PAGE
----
That is the vast customer niche that Reductive Labs hopes to capture.The company’s Puppet software lets IT departments scale their staff asthey scale their machines. That reduces the glut of IT workers thatcan lead to more inconsistencies, confusion and mistakes.
Instead, Puppet introduces a different philosophy for IT management. Itautomates the process to standardize services, not servers.
“Puppet is a slightly different way of doing the programming. It useswhat the programming world calls ‘declarative programming,’ where youdeclare a model of what you want the server or other apps to do andhand it off to Puppet to configure the policies,” Cote explained.
This declarative, policy-driven approach allows users to make thepolicy decisions and leave the cumbersome, repetitive and mundane workto Puppet. This frees IT to focus on higher value initiatives andprojects, added Shafer.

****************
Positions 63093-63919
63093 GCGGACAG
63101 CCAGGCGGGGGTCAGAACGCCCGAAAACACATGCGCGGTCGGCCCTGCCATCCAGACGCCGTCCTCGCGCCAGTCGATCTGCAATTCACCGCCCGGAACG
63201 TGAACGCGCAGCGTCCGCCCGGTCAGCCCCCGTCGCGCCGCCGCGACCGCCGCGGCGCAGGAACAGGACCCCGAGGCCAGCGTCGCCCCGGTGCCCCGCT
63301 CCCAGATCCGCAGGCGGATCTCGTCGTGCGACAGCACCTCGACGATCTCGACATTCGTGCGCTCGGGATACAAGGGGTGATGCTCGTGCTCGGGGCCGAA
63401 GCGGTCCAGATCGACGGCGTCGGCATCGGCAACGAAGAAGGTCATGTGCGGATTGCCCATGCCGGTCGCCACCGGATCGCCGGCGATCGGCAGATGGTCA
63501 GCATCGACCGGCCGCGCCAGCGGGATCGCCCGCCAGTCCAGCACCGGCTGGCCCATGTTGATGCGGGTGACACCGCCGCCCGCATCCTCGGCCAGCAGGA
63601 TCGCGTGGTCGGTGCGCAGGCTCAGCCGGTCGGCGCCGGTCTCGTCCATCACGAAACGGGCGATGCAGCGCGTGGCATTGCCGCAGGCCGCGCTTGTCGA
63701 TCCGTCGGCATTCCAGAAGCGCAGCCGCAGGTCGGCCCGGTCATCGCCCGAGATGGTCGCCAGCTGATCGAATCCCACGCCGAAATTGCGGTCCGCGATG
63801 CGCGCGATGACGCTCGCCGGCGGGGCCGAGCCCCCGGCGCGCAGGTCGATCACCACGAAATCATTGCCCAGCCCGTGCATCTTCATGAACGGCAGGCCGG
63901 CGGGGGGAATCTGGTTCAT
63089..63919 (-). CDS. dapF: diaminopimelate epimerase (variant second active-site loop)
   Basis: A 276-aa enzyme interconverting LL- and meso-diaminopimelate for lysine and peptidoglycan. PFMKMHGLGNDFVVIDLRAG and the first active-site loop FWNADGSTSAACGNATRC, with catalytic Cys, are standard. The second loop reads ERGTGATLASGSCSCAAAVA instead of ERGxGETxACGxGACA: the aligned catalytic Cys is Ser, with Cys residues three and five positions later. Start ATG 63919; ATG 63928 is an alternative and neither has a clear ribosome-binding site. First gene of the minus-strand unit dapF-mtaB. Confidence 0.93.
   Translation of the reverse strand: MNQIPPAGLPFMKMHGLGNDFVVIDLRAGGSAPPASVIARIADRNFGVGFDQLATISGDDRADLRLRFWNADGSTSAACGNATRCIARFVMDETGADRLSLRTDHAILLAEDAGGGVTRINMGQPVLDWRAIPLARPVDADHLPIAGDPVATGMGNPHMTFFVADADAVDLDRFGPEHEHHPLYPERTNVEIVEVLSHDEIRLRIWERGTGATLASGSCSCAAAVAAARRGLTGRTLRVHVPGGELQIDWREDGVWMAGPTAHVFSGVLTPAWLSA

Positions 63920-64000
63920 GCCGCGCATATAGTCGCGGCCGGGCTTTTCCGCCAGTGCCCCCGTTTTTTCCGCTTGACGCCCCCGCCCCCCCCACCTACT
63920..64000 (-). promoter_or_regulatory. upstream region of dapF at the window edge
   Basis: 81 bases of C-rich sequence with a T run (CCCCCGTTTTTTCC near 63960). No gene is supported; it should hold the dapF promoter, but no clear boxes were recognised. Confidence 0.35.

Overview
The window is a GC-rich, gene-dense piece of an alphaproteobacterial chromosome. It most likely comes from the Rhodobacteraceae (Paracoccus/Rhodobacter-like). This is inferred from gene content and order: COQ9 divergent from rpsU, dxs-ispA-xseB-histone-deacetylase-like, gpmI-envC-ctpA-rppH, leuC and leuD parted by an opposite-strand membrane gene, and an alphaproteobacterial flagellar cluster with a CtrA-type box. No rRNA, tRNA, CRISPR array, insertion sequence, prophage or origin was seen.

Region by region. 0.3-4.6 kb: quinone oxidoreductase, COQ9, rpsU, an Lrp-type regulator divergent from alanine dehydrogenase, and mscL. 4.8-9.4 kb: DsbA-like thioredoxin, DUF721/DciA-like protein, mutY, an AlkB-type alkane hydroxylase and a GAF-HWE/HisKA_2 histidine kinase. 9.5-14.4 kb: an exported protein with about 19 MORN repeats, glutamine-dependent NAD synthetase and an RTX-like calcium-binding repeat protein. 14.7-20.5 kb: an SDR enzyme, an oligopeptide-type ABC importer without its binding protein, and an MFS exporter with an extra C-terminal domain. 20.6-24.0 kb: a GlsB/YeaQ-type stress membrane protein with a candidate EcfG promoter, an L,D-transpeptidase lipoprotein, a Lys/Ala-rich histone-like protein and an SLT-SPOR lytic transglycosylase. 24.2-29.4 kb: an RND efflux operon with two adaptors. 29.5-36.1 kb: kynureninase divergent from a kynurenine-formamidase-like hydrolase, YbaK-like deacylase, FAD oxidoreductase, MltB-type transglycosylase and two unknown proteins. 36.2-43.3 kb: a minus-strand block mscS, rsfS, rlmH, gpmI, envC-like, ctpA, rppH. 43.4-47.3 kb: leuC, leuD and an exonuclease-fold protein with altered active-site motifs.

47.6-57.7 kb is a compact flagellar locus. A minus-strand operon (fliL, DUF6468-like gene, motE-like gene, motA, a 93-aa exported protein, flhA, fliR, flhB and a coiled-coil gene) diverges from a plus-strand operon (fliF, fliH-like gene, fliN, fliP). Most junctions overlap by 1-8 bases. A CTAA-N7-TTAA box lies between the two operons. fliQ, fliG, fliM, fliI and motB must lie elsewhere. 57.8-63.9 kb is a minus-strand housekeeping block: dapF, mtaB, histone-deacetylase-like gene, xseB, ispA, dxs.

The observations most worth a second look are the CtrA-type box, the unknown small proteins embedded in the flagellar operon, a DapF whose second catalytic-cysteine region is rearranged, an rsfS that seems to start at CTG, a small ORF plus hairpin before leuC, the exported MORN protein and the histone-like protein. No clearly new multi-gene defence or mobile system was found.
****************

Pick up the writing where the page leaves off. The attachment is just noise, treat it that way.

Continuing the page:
So instead of specifying a number of steps to configure the server,Puppet has a different way of specifying the policies. This can betedious for some functions. The three founders developed the program,but there is a community effort behind it.
“As a company, Reductive Labs has going for it the benefit of Puppetbeing widely used and very successful with both big- and small-namecustomers. So they don’t have to spend a lot of time convincingpeople to use the program,” Cote noted.
With the open source community handling the lion’s share of supportfor typical enterprise users, the company’s task is to buildproprietary products on top of Puppet. Selling products beyond theproject and selling service and support for Puppet is the usual opensource model, according to Cote.
“Rather than go proprietary, for something like Puppet it is anadvantage to go open source. For the data center use that Puppet gets, there is always going to be some wacky box needing specialconfigurations, so it is always helpful to have a pool of communityexperts to write these things,” Cote said.
Reductive Labs is not the sole proprietor of IT automation realestate. However, it is distinctly different from the field of competitors,noted Cote.